Automotive Haptics – Trends and Perspectives

By Felipe Almeida, Sr. UX Researcher and Ranjini Raghuveer, Product Manager at Immersion <br/>

As the famous Greek philosopher, Heraclitus said, “Change is the only constant in life.”

The whole world has been affected by the COVID 19 pandemic, not excluding the automotive industry. Manufacturing plants have been forced to shut down. There has been a large scale impact on the exports of parts from China and closures of assembly plants across the US have impacted supply and demand. Industry forecast indicates a decline of 20% to vehicle sales in 2020.

The hope, and current analysts’ projections, are that the industry will take one to two years to recover, returning to projections by 2024. In the meanwhile, the industry, previously perceived as slow to embrace emerging technologies in the past, should take stock and look at how they can quicken the pace of new technology adoption in the car, while people reassess their needs in a post-COVID world.

The current slow down may be the opportunity car manufacturers need to bolster their future growth by reimagining how they can build the car of the future and gain traction towards embracing C.A.S.E. (connected, autonomous, shared, and electric) technologies.

At the macro-level, the automotive industry can be viewed as a complex web of interconnected and intersecting technologies (see diagram below). As an industry, we are currently in the center circle of Level 0-2. As we move outward on the diagram, several disruptive trends will take over the automotive wheel and completely transform the way the car is perceived.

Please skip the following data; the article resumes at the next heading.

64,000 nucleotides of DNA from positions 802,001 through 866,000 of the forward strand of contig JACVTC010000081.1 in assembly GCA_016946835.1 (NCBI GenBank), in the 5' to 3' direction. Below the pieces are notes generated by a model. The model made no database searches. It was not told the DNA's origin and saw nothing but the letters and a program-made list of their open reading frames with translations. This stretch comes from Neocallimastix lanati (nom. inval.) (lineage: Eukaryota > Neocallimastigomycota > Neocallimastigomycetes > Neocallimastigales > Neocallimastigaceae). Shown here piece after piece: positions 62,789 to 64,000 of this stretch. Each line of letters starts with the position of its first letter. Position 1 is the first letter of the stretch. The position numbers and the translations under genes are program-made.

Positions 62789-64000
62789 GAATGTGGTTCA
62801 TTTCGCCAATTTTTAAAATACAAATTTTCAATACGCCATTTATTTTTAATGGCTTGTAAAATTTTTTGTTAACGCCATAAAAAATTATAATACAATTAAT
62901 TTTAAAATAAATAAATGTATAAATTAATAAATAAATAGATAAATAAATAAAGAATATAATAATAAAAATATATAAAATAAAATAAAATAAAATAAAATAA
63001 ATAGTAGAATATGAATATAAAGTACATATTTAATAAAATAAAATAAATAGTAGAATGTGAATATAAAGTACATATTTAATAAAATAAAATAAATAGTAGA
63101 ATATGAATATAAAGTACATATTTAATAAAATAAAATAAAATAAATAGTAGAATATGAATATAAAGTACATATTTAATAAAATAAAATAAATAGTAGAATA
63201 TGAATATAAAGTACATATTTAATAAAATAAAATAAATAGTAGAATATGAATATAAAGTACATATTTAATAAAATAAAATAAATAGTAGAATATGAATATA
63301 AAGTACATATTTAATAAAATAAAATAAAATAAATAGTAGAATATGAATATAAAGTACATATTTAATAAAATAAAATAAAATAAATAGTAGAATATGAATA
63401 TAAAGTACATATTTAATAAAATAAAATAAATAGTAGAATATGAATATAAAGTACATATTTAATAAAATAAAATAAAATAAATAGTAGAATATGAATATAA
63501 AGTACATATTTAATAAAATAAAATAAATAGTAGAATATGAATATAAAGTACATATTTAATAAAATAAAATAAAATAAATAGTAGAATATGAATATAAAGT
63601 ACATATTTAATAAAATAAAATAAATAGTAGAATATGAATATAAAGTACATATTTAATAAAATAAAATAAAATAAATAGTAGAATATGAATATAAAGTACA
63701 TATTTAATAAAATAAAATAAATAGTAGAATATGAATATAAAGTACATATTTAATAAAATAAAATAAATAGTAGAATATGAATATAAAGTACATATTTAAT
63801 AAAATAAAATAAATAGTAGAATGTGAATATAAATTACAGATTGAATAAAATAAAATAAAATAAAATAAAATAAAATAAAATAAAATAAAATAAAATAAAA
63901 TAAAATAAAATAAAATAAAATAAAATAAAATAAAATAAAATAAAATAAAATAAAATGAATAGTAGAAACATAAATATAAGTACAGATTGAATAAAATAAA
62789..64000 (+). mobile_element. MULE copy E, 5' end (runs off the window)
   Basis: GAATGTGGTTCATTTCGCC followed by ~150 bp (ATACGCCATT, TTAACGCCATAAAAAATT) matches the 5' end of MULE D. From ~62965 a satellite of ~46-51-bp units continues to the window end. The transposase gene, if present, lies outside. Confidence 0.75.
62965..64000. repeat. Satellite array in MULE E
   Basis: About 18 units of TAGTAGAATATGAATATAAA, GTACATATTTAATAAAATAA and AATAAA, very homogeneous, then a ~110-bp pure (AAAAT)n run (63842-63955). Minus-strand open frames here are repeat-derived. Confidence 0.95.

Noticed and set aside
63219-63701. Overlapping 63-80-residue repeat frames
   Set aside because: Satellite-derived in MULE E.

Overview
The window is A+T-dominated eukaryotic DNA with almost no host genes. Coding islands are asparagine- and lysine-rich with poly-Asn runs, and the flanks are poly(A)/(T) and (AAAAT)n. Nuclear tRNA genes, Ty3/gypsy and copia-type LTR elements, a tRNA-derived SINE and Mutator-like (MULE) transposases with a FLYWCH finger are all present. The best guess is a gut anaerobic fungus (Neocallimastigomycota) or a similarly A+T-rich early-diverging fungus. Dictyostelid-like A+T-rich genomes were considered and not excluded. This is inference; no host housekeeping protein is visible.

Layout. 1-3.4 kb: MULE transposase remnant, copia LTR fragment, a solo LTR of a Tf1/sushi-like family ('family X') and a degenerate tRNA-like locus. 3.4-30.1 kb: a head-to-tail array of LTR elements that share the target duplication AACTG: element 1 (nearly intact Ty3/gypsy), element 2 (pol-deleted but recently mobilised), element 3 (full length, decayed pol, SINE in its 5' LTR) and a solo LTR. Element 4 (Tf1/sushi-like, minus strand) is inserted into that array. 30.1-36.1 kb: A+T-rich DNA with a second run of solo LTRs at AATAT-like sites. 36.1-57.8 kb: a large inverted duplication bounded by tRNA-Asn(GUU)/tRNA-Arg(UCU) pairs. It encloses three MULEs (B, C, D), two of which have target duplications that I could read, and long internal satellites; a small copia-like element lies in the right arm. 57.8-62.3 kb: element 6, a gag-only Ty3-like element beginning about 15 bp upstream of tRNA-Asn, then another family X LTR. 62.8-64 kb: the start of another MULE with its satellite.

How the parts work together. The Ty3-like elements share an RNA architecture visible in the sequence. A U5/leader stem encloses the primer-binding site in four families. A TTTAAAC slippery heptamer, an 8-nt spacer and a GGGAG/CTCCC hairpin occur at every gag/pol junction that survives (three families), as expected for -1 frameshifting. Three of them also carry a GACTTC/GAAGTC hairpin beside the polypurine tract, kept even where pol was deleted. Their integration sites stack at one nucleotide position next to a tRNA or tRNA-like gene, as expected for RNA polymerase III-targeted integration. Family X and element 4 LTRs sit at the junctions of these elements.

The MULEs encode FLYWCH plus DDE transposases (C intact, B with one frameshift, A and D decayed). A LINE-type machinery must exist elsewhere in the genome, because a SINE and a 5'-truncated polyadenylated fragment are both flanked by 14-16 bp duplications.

The emergence of new technologies has led to a change in consumer behavior, where digitization, connectivity, electrification giving a whole new meaning to vehicles. We believe the car of the future will be a completely transformed digital cockpit fully automated with haptic surfaces, gesture controls, and immersive experience. For example, at CES 2020 this year, there were many exhibits of completely transformed digital cockpit for the car of the future. Whole interiors of cars were equipped with haptic surfaces. Haptic technology’s value proposition changes and advances alongside the interaction model in the car of the future. Haptics has an important role to play as we adopt more and more technology in the car.

Autonomy is the driver of innovation

The most newsworthy trend, of course, is the rise of autonomous vehicles. But, before autonomous vehicles take the driving out of our hands, in-car technology will increase at a rapid rate. Programmable interfaces, interactive touch surfaces, and seamlessly integrated car controls will need haptics to improve usability and safety.

The chart above shows how the need for haptics will change as automotive technology changes. Trends indicate that between now and 2035 (Levels 0-4), cars will become more technologically sophisticated during the steady and significant drive toward autonomy. OEMs are adding hundreds of features, overloading the driver with multisensory messages and information. There is a huge auditory and visual load on the driver with this technological innovation – creating the need to reduce driver distraction. The design emphasis has to be on driver safety. Adapting in-car haptics on interactive surface elements such as steering wheel, the infotainment system, touch panels, and center console and clusters can serve this need.

In this world of greater technology and growing autonomy, haptic technology will deliver two main value propositions – usability and safety.  Once we reach the cycle in which the car becomes a center of relaxation and entertainment, in-car haptics will be less important and in-user haptics will serve as a part of the immersive entertainment system.   

Between 2025-2035, trends may include:

  • Deeper collaboration between OEMs and startups to jointly innovate